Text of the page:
Tag Archives: veterans

Veteran Access to Mental Health Expands Under Telepsychiatry

By Geoffrey Boyce. Originally published on Managed Healthcare Executivegeoffrey boyce

A concerning gap exists between veterans who need behavioral health services and those who actually receive them. Notably, a congressionally-mandated study found that nearly half of all post-9/11 veterans with mental health conditions remain untreated today.

It’s one of many research-backed statistics that point to growing and unmet behavioral health needs within the veteran population. Although quality care exists, the reality is that veterans are often unable to access services or do not seek them out. The congressional study uncovered numerous challenges that contribute to this current state of affairs, including stigma, self-shame, lack of understanding about treatment options, long wait times and logistical problems, such as transportation.

In response, the U.S. government is investing notable resources into programs aimed at improving this outlook. Evidence shows the positive impact of telepsychiatry models as an effective and preferred solution for closing care gaps and improving veteran utilization of services. In fact, one study of over 98,000 users suggested that telehealth has “revolutionized mental healthcare delivery” within the VA and improved mental health outcomes by close to 25%.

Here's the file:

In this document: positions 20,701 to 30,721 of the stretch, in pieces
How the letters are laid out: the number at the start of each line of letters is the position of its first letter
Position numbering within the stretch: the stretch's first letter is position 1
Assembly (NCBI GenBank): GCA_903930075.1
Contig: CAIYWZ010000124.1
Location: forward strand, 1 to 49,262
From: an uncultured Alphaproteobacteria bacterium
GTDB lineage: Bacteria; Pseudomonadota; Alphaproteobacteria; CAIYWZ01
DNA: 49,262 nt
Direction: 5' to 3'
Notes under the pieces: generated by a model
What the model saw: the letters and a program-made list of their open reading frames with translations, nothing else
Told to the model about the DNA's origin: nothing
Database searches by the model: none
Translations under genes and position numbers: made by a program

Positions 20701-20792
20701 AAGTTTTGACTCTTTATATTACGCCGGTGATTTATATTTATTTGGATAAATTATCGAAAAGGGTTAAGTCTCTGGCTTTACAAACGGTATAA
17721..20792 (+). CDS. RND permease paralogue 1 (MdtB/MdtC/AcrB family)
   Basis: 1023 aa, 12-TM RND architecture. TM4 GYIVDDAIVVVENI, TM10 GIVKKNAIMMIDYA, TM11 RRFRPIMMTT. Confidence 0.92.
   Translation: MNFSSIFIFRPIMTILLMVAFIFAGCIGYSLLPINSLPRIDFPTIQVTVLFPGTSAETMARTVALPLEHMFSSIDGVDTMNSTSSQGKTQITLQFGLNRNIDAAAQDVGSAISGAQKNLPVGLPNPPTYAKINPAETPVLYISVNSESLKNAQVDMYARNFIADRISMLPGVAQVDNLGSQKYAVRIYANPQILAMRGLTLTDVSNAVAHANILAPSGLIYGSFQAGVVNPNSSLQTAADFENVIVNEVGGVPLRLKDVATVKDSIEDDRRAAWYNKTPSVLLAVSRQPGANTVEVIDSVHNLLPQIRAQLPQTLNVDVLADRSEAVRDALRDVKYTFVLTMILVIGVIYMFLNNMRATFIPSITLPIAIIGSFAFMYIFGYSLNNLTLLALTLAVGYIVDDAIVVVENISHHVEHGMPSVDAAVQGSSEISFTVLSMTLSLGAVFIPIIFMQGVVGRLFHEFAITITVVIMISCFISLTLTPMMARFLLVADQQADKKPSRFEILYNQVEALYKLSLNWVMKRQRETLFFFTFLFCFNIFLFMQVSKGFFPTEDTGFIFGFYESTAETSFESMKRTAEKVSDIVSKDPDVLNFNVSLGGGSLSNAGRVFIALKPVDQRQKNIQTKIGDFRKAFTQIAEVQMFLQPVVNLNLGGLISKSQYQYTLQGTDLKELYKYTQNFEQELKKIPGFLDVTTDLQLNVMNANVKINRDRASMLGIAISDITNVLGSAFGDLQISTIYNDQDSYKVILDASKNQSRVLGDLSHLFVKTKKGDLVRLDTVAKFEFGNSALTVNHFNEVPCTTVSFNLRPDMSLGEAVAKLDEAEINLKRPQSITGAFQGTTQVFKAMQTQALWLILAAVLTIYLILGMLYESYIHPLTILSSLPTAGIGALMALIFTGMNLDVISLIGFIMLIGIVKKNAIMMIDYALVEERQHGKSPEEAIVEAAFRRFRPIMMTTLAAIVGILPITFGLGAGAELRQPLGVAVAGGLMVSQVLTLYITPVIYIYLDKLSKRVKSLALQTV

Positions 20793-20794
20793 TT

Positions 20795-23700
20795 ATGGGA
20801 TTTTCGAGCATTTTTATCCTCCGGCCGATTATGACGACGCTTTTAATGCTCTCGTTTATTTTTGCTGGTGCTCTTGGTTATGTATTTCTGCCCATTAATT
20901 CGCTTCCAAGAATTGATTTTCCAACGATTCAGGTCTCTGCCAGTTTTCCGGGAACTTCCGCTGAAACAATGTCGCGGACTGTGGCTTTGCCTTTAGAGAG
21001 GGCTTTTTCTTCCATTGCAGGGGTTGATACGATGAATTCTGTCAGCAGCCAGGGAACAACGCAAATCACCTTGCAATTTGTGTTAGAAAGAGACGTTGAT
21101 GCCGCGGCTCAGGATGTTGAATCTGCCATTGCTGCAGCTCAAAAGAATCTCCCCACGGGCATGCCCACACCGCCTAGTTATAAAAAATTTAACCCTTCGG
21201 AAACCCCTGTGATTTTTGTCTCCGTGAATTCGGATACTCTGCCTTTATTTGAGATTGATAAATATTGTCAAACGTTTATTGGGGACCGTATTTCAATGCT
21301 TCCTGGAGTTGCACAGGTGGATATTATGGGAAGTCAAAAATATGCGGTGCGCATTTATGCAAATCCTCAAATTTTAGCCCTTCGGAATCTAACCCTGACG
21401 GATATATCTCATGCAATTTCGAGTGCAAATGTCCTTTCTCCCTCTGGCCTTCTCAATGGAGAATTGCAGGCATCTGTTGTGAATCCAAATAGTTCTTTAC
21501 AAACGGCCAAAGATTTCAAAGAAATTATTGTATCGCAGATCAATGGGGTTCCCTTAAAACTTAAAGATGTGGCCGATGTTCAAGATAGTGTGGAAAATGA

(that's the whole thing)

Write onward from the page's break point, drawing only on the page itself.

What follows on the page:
Telepsychiatry: improving access and outcomes

More than 700,000 veterans accessed care via telehealth in 2017, expanding adoption of this delivery model and underscoring both its effectiveness and necessity in addressing common barriers to care.

Telepsychiatry has been proven successful for treating post-traumatic stress disorder (PTSD)—the most prevalent mental health diagnosis among veterans, impacting nearly 20%. A recent study published in Behaviour Research and Therapy found that PTSD treatment delivered via in-home telehealth has the same level of effectiveness as in-person therapy.

In addition, a 2015 clinical trial found that telehealth-based collaborative care can successfully engage veteran populations in even the most extreme circumstances. Rural veterans who comprised the study sample were characterized as resistant to treatment and having high levels of PTSD severity, numerous comorbidities and poor health-related quality of life. Those who received telehealth services had significantly larger decreases in Posttraumatic Diagnostic Scale scores than those receiving care via traditional approaches.